There’s no doubt that Chief Scout Graham Carr has been a huge cog in the seemingly successful wheel of Newcastle United over the last 18 months or so.
Graham Carr – talent spotter in chief
Graham is essentially doing the job Dennis Wise was being paid £1M a year to do back in 2008, and the only difference is that graham is doing a much better job than Dennis.
And while we’re sure Graham is not getting the kind of money that attracted Dennis up to the cold and distant Newcastle, his skill in getting players like Cheick Tiote, Ben Arfa, Yohan Cabaye Sylvain Marveaux and others shows his great worth to the club.
And Newcastle have signed the 67 year-old up to a five year deal, and that’s very good to hear.
Graham is a Geordie and his son Alan, TV’s Chatty Man is one of Britain’s most popular comedians, and Graham has been the lead in ferreting out of talent in the French league.
That has so far been a happy hunting ground for Newcastle, and there will no doubt be more players on the way in January, to further strengthen the Newcastle squad.
And the Newcastle fans seem to appreciate the fine work Graham has done for the club as they chant:
“In Graham Carr we trust”
Of course Graham will never be at the ground much on match days, or very rarely, as his job is to talent spot around Europe, and mostly in France.
It seems that Graham was at Newcastle when I was playing for the Juniors (Newcastle N’s in those days) back in 1960, and he’s just one month older than me.
And of course a certain Bobby Moncur was in his first year at the club,. coming down from Scotland after playing for the Scotland schoolboys up there, and he was a leader even then.
This is what Graham says about those days of old:
“There was a problem. I was a defender and there was another boy vying with me in those days. Someone called Bobby Moncur.”
I cannot say I remember Graham when I was at Newcastle as a teenager, but he’s now back at his home town club, and doing a fabulous job, and this is what he had to say in the People today in what is a great interview, where he provides several insights into how Newcastle operate:
“Our strategy is quite clear. We have realistic targets. We are not going to pay £20M for anybody.” “What we are looking for are good players at the right age and at the right price.”
“Have we signed too many Frenchmen?” “It’s easy to get to northern France because only 60 miles from Calais are three teams, Lille, Lens and Valenciennes, and you find that you can take in two or three matches with one visit.”
“Like Johan Cabaye, Ben Arfa is a full French international and he is obviously a good player. We got a tip-off and we moved in quickly to get him first on loan.”
“I’ve been watching Cabaye since he was 18. I liked him so much I asked Chris Hughton to come along with me when he was boss to watch him. But the asking price by Lille was then £10m, which was out of our reach.”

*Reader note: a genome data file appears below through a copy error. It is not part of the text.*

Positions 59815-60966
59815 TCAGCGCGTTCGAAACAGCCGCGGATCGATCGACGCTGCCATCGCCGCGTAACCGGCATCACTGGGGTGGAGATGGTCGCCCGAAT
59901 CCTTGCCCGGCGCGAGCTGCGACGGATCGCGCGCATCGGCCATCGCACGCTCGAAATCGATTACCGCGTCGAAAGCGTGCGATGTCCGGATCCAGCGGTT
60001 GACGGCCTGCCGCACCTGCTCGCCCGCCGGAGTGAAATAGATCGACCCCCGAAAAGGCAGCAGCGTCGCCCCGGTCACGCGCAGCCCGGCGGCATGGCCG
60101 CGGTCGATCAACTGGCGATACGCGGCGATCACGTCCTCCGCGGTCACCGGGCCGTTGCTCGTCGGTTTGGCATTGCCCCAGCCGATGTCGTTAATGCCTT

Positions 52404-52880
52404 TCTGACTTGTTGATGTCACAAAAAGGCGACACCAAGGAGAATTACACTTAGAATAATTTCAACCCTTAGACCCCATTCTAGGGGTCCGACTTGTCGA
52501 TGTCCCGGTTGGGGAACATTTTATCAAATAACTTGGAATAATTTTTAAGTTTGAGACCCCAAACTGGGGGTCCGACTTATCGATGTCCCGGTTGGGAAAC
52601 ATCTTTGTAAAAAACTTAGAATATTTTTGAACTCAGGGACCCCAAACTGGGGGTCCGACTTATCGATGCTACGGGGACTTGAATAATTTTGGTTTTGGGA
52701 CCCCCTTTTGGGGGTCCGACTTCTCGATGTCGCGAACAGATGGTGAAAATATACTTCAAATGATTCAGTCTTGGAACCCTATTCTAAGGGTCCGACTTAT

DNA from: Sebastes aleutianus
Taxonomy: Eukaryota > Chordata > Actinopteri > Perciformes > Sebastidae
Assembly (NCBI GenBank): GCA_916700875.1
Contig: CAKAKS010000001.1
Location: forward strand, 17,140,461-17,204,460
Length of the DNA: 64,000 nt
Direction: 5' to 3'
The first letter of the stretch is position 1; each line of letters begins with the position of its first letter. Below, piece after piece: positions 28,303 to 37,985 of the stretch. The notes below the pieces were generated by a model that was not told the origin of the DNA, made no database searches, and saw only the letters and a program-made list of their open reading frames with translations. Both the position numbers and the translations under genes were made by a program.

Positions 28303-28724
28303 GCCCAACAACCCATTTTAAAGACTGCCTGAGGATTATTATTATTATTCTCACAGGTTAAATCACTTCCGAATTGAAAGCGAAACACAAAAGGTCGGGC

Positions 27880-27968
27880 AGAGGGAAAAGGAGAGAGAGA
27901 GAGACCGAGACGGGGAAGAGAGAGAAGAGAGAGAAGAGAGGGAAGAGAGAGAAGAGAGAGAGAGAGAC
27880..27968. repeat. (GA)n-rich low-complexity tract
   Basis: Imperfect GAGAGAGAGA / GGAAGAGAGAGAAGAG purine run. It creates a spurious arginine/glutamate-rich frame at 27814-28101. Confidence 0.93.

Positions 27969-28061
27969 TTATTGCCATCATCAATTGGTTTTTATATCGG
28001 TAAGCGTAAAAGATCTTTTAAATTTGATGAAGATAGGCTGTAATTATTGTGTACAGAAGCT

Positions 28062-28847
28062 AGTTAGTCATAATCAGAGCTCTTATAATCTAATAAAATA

“We heard he had a get-out clause and again that was all we needed.” “Then there is Sylvain Marveaux.” “We had been monitoring him for 10 months and we had a meeting on the Quayside in Newcastle and it was decided to go for him.”
“Whenever I saw Tiote he always impressed me. He always gave 100 per cent and he has a great attitude. He can also play a bit.” “Alan Pardew and the rest of the coaching staff have got them organised. We are not giving goals away like we used to.”
“And once the defense has done its job, we have the flair players at the other end of the field.” “Not only that, but we have a much stronger subs’ bench these days.”
“Things have all changed since I was a manager,” “Managers do not have the time to go scouting like we did in my day. It’s a 24-hour-a-day job for them.”
“We are working on some new signings.” “Everybody has their say, everything is out in the open and I have to say it has all worked out OK.” “Obviously, as far as financial decisions are concerned, Mike Ashley has the final word.”
“I can only speak for myself but they are fantastic people to work for.” “And, if I left Newcastle tomorrow, nothing could happen that would make me change my mind.”
Of course Graham Carr has not only been in football all his life, but he has also shown that unique and rare ability to spot a good player before he has fully developed.
And those types of skilled people are absolutely golden at places like Newcastle, which is now a club willing to invest big time in youth, and are unwilling to pay out stupidly large fees for average mature players.
That’s what we used to do, and we weren’t all that successful, but who knows Newcastle could be on their way to one of their best teams in a long long time.
We hope so.